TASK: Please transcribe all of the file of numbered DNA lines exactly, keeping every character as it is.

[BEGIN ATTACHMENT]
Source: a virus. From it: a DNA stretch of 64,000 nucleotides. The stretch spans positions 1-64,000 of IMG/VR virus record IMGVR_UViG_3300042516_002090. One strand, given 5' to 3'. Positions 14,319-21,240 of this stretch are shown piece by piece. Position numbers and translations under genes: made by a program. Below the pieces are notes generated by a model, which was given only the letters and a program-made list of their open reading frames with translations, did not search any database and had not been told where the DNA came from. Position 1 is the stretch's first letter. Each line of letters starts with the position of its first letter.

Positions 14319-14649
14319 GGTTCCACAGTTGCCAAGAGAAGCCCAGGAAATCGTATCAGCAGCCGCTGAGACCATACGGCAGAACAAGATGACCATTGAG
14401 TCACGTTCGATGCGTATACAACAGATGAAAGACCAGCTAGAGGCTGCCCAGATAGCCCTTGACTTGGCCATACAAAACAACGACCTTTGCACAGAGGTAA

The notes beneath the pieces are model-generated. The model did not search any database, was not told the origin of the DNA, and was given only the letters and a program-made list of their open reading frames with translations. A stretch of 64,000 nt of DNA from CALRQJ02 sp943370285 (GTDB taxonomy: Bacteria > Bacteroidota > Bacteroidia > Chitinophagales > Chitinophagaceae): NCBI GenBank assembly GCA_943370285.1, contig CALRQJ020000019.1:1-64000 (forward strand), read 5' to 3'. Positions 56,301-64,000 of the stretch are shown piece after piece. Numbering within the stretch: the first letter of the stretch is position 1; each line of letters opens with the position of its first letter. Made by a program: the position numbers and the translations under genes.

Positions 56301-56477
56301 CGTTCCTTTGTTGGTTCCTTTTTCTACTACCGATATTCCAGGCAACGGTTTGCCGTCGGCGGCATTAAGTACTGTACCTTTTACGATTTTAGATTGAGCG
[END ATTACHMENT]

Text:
Source: a virus. From it: a DNA stretch of 64,000 nucleotides. The stretch spans positions 1-64,000 of IMG/VR virus record IMGVR_UViG_3300042516_002090. One strand, given 5' to 3'. Positions 14,319-21,240 of this stretch are shown piece by piece. Position numbers and translations under genes: made by a program. Below the pieces are notes generated by a model, which was given only the letters and a program-made list of their open reading frames with translations, did not search any database and had not been told where the DNA came from. Position 1 is the stretch's first letter. Each line of letters starts with the position of its first letter.

Positions 14319-14649
14319 GGTTCCACAGTTGCCAAGAGAAGCCCAGGAAATCGTATCAGCAGCCGCTGAGACCATACGGCAGAACAAGATGACCATTGAG
14401 TCACGTTCGATGCGTATACAACAGATGAAAGACCAGCTAGAGGCTGCCCAGATAGCCCTTGACTTGGCCATACAAAACAACGACCTTTGCACAGAGGTAA

The notes beneath the pieces are model-generated. The model did not search any database, was not told the origin of the DNA, and was given only the letters and a program-made list of their open reading frames with translations. A stretch of 64,000 nt of DNA from CALRQJ02 sp943370285 (GTDB taxonomy: Bacteria > Bacteroidota > Bacteroidia > Chitinophagales > Chitinophagaceae): NCBI GenBank assembly GCA_943370285.1, contig CALRQJ020000019.1:1-64000 (forward strand), read 5' to 3'. Positions 56,301-64,000 of the stretch are shown piece after piece. Numbering within the stretch: the first letter of the stretch is position 1; each line of letters opens with the position of its first letter. Made by a program: the position numbers and the translations under genes.

Positions 56301-56477
56301 CGTTCCTTTGTTGGTTCCTTTTTCTACTACCGATATTCCAGGCAACGGTTTGCCGTCGGCGGCATTAAGTACTGTACCTTTTACGATTTTAGATTGAGCG